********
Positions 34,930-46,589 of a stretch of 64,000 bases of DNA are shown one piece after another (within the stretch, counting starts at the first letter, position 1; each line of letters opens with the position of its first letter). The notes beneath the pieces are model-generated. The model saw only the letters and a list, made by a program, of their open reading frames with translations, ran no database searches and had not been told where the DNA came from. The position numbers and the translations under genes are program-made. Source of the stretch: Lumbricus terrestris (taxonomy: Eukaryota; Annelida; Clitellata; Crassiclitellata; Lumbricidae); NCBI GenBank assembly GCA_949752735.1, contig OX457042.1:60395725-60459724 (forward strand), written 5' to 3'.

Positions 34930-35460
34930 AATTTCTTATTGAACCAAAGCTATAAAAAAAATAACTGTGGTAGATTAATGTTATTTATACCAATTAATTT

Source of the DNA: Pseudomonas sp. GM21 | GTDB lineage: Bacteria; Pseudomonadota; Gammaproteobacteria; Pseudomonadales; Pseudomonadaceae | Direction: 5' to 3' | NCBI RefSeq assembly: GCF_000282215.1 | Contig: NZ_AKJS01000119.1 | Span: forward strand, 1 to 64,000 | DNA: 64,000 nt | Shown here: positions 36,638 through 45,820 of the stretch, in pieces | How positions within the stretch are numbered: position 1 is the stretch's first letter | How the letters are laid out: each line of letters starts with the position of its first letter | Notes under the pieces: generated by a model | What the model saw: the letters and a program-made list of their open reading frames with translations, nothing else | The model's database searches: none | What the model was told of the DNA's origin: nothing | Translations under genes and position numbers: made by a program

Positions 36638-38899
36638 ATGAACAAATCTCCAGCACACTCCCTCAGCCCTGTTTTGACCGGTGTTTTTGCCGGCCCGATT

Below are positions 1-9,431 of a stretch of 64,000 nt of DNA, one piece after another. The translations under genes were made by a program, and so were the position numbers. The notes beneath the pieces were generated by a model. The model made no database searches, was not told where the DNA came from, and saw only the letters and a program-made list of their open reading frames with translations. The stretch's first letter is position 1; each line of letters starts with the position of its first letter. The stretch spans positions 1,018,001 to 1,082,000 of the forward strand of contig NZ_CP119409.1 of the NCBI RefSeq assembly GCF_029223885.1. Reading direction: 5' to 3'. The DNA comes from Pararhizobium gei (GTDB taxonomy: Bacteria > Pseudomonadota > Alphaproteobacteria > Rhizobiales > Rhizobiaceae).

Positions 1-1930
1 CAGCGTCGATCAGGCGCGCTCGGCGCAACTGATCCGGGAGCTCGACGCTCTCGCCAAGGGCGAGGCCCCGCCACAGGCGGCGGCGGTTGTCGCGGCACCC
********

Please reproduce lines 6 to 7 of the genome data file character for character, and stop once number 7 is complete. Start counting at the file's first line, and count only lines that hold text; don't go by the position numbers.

36638 ATGAACAAATCTCCAGCACACTCCCTCAGCCCTGTTTTGACCGGTGTTTTTGCCGGCCCGATT

Below are positions 1-9,431 of a stretch of 64,000 nt of DNA, one piece after another. The translations under genes were made by a program, and so were the position numbers. The notes beneath the pieces were generated by a model. The model made no database searches, was not told where the DNA came from, and saw only the letters and a program-made list of their open reading frames with translations. The stretch's first letter is position 1; each line of letters starts with the position of its first letter. The stretch spans positions 1,018,001 to 1,082,000 of the forward strand of contig NZ_CP119409.1 of the NCBI RefSeq assembly GCF_029223885.1. Reading direction: 5' to 3'. The DNA comes from Pararhizobium gei (GTDB taxonomy: Bacteria > Pseudomonadota > Alphaproteobacteria > Rhizobiales > Rhizobiaceae).